The US is a dying society

Figure 11:



The people living alone in our society, the so-called singles, who are not part of the family, already represent a third of all households on a national average (Federal Statistical Office).

Figure 12: People living alone


35,256 private households

is there

11,858 one-person households

There are of course enormous differences between rural and urban regions. Again in my hometown of Bingen, 42% of the people in the core city with a population of 20,000 already live in one-person households, in the suburbs around 38%.

In summary, here are a few remarks on the

4. Consequences of the civilization process:

According to Norbert Elias, who first reported "on the process of civilization" in 1936 and summed up "on the loneliness of the dying" in 1982 and analyzed the resulting consequences, came to the conclusion that the current process of civilization tended towards individualization and thus also towards development -Socialization becomes evident. For the dying person, this means that his parting process comes from the life that was previously integrated into the life family and with it salvaged was, is becoming more and more lonely, even in one of the institutions that have been available up to now, such as clinics, hospitals, old people's and nursing homes. Because only the number of people working there is not identical to the number of accompanying people, i.e. the people who should be available in these facilities for terminal care.

The more successful medicine has become since the sixties, the more the conscious handling of dying and thus of the dying themselves has been suppressed in this development.

The more manipulable human life has become in the past decades, the greater the expectation of the population that it will be manipulable and, ultimately, that of an illusory avoidance of dying and death.

The more "insurable" the people of our generation became, the more the thought grew here and there of being able to insure oneself in some form at least against dying and thus probably also against death (preserved corpses in the USA).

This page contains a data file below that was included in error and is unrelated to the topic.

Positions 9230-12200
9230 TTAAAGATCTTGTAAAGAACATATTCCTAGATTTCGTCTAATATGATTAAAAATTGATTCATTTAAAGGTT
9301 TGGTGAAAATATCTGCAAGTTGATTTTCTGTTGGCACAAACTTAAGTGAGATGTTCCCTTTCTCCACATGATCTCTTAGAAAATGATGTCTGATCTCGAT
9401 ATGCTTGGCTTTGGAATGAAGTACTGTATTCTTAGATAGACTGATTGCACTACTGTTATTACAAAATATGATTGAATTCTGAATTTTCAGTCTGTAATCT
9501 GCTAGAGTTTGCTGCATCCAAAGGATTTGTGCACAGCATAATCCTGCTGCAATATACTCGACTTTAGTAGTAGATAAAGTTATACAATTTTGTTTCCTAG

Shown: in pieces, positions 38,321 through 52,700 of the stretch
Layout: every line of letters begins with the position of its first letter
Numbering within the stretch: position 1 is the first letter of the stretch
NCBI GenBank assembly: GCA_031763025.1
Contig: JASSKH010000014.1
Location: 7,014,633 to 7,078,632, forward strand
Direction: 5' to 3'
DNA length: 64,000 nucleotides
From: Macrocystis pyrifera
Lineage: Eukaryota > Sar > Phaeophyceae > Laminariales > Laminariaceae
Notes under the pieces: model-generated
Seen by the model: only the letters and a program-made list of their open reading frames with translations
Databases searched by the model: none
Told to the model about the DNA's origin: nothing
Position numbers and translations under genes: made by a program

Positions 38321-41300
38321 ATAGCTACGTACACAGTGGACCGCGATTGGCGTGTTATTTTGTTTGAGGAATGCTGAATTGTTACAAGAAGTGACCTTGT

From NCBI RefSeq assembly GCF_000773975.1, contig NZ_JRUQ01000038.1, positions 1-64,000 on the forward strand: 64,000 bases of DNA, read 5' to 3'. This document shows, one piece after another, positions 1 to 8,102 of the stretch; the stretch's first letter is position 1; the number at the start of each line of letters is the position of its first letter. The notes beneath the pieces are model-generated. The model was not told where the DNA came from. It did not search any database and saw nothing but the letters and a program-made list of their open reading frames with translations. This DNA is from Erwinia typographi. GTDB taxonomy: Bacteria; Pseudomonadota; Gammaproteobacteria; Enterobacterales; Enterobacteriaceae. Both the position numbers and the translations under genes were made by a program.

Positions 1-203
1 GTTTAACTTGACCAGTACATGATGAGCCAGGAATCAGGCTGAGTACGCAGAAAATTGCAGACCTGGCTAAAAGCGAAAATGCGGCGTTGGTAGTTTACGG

But secretly it is absolutely certain that, besides the certainty of our life, we are really only certain of the certainty of our aging and also of the certainty of our death. But if that is the case, then death should take place as quickly as possible (without saying goodbye), as painlessly as possible (without agony) and, if possible, at night in sleep (unconsciously). In the present, this is very often what the dying want when they are asked about them. But also those affected have their wishes, namely that of dying in secrecy ("in complete silence") and that of repression (just don't have to think about it, just don't have to talk about it).

All of these mechanisms of repression have (according to Elias) both an individual and a social face.

The individual content of repression is primarily shaped by formulations such as:

"Something like this won't happen to me, especially not so soon"

"And if so: everything is over with death anyway"

"This is no longer life (depending on addiction, illness, suffering and incurability) - so get rid of it as soon as possible!"

As part of his logotherapy, Viktor Frankl coined the term of suffering from life that appears meaningless. In a modification of this formulation, in our case, couldn't one also speak of a "suffering from seemingly meaningless death"? And the question here is not only permitted, but necessary to ask how we should best deal with such mechanisms of repression in the future .

The "social face" of repression also has its very specific causes:

For one thing, the traditional rituals have become suspicious and embarrassing for many people,

on the other hand, such embarrassments tend to leave you speechless and mute,

Furthermore, we have become poor in our verbal communication language,